February 17, 2016 Blog No Comments

clouds - santafeI am fascinated by this subject. I think the patterns of our behavior tell a lot about our life lessons. Many patterns start out as wonderful expressions of our gifts that make important contributions to society. When they’re overused, they can develop into repetitive behaviors that are unhealthy. Has the pattern become a way of covering up or working through something else?

The focus of my class last week involved looking at the patterns of our life. What we discovered is the genesis for this article. It became apparent that many of our excellent qualities that are golden in many settings, when put in overdrive, throw our life out of balance. We’d gone too far.

I’d like to review some of the patterns that are common to many of us. It’s helpful to get honest. What is really going on and what are we really needing?

See if you recognize yourself in any of these:

Working Hard – Too Hard

Are you the work harder, try harder, do more kid? Everyone loves you, especially in the workplace. You are the go-to, get it done person. You can be counted on, relied on, depended upon, especially in a pinch. You’re sincerely appreciated. Thank heavens you are this way; you are needed.

After a while, especially at home, when you are there, it can be a different story. You may be too tired or distracted to be able to be present for your family or kids. It may be hard to see this is a problem if your belief is that you have to work so hard. When challenged you can be defensive and adamant that it’s necessary. Having a balanced life may be the farthest thing from your mind.

Being needed and carving out that role for yourself is the essence of this pattern. Why do you need to be so needed? What might you be avoiding?

Does it fill a void of not valuing yourself to assert your worth at work to get that recognition?


Taking Care of Others – And Not Yourself

Many people who are in professional caregiving roles are in this pattern. It is important and satisfying to help others for not only is it deeply meaningful, you know you’re doing something valuable. Our culture would not be advanced if we did not have so many caring, compassionate people who dedicate themselves in service to others.

The occupational hazard to attending to the needs of others comes when you lose focus of your own needs. While being self-sacrificing is a fine characteristic, when it comes at a cost to personal health and emotional stability you have crossed a line. Balance is lost to the service of others.

What are you needing, and what are you gaining by displaying this pattern? What makes this so compelling?

What part of yourself is crying out to be taken care of that is getting fulfilled through others?

Being Accommodating – Overly So

Being flexible and accommodating is a wonderful attribute that makes you an excellent team player. It can involve being a good listener, understanding other perspectives and being willing to compromise for the greater good of all. These qualities are essential for good relationships at home and in business. It’s a necessary leadership skill to flexibly respond to increasing complexity.

Accommodation becomes a problem when it means you are no longer speaking your truth and are simply going along. If you are silent out of fear, trying to keep the peace or you’re too tired to fight, it can be a sign of real trouble. Have you lost your voice, your fire or no longer trust you will be heard?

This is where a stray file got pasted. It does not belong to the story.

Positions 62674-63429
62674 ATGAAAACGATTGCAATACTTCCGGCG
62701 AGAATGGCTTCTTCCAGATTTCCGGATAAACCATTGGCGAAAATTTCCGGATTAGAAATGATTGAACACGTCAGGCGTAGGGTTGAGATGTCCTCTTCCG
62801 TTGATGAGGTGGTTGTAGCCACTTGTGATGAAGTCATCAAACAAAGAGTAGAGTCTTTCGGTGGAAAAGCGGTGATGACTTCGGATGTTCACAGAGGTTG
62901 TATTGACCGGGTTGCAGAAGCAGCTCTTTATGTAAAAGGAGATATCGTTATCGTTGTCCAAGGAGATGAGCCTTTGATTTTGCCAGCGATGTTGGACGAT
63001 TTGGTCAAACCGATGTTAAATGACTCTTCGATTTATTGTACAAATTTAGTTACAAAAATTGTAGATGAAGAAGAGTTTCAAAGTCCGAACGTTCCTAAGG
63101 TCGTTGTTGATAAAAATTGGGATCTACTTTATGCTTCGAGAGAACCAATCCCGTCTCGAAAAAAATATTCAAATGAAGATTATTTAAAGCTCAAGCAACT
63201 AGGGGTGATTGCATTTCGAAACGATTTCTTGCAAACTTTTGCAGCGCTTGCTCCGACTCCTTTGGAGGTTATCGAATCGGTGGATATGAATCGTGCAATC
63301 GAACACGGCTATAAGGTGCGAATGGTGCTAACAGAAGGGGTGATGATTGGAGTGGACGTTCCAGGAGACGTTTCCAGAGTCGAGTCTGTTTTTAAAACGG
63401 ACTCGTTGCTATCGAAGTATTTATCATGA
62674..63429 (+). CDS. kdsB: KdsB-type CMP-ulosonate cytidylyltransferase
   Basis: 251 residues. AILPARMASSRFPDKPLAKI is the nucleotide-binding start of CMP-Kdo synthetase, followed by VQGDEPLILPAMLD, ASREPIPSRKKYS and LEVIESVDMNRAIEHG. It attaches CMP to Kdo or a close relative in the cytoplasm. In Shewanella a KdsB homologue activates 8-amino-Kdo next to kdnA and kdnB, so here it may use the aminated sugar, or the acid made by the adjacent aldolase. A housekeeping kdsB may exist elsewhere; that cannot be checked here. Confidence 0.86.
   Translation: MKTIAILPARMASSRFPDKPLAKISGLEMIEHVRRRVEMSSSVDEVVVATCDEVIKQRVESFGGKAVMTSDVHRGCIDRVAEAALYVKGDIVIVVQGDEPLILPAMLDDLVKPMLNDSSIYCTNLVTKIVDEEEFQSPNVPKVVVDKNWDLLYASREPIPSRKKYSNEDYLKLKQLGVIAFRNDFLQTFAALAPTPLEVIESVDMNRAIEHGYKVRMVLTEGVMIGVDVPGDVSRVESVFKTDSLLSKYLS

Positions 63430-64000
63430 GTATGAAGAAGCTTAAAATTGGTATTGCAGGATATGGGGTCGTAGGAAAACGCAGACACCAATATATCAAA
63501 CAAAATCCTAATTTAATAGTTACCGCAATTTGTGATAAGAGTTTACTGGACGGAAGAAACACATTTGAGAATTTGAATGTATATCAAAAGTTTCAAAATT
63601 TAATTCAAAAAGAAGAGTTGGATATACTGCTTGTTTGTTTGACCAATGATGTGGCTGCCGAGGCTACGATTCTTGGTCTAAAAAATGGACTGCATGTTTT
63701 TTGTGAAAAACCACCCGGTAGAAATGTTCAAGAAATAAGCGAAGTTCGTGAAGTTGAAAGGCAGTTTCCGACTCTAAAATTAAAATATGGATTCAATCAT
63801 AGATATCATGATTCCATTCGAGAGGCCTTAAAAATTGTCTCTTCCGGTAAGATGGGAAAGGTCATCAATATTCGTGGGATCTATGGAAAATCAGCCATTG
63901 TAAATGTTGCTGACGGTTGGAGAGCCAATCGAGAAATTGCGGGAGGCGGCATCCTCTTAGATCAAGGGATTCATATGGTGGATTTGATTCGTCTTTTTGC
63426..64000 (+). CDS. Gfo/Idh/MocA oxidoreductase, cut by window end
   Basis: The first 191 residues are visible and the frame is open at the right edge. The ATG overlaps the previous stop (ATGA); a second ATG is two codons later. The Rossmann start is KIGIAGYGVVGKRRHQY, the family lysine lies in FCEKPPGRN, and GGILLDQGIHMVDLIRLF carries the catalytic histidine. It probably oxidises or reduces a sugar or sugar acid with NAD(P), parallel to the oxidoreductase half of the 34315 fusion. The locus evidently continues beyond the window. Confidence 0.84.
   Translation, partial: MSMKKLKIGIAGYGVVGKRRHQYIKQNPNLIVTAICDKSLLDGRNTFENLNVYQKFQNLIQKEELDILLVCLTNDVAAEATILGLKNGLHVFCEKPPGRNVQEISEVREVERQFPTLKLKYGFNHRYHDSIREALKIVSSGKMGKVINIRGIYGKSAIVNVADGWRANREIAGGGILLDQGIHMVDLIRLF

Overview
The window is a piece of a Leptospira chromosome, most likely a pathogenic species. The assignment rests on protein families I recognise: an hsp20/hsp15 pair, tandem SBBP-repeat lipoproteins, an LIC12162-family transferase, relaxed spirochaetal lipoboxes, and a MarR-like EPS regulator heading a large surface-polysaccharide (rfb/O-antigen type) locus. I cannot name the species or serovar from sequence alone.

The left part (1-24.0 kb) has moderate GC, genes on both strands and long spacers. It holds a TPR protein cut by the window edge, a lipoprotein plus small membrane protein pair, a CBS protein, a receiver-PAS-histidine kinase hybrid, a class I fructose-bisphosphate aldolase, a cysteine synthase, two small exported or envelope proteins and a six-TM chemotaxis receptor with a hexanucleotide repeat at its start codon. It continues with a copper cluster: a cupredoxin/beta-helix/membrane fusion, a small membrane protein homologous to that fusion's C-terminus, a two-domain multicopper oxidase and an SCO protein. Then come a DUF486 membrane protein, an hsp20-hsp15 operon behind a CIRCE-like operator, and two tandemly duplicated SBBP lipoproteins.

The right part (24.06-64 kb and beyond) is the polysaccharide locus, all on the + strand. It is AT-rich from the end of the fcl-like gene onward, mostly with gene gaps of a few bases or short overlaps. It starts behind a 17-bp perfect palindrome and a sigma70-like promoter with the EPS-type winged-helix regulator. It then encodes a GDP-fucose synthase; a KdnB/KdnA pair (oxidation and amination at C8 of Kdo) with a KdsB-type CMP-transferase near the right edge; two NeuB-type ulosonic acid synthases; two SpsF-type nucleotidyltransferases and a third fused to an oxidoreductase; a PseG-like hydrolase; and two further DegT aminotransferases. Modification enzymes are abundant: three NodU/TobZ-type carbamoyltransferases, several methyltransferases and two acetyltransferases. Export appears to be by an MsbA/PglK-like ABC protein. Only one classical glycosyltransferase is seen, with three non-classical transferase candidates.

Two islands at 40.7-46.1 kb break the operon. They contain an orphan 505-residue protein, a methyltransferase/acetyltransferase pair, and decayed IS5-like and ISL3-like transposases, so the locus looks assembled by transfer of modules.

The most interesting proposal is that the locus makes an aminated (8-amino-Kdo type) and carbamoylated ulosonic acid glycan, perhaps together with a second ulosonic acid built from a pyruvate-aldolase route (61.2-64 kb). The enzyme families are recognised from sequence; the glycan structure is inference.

Something is terribly wrong when you no longer believe you can be who you truly are. It’s time to stop and take a look at what’s happened. What needs to change?

What fear has suppressed you to the point that accommodation is your primary response?

Juggling Many Balls – And Dropping Some

Being a multi tasker is now an essential skill. We’re often on a computer and phone at the same time, attending a meeting on one device, responding to messages on the other, while also sending notes or hand signals to whoever is around. We do it enough to not even think about it anymore. Multitasking between very different activities is common. It’s an amazing and growing skill set, a sign of our incredible, expansive adaptability.

When things are forgotten, dates get confused, we’re always late and balls get dropped we know we are slipping. When the stress level spikes, tempers get raw and you’re feeling hassled, frenzied and overwhelmed you definitely know you’re tipping to the side of losing control. Do you tell yourself this is normal and get over it? Or do you recognize it for what it is – simply too much?

Why are you moving so fast and doing so much? Is there some concern you’ll be inconsequential if you aren’t involved in everything that is going on? You know it’s impossible to do it all.

Do you think you’ll be seen as not good enough if you don’t do it all, right now?

As we discovered in our class, wonderful gifts that provides much good, when taken to extreme, can create a pattern that throws our life out of balance. it’s helpful to look at this. In the class we took the next steps to consider letting go of the ones that no longer serve us to step into something healthier. It was a very productive exercise.

Does an examination of the patterns of your life seem like a helpful exercise for you? Discovering new ways to live a more balanced life is easier than you know. The relief is wonderful. This type of self-examination is a pleasure. If you’re interested, message me here, email connie@conniemilligan.com or see my website www.spectrumtransformation.com . I look forward to hearing from you.

Written by Connie Milligan, LCSW
If there is anything I’ve expressed that speaks to you, I’d love to hear from you. You can reach me at my email, connie [at] conniemilligan [dot] com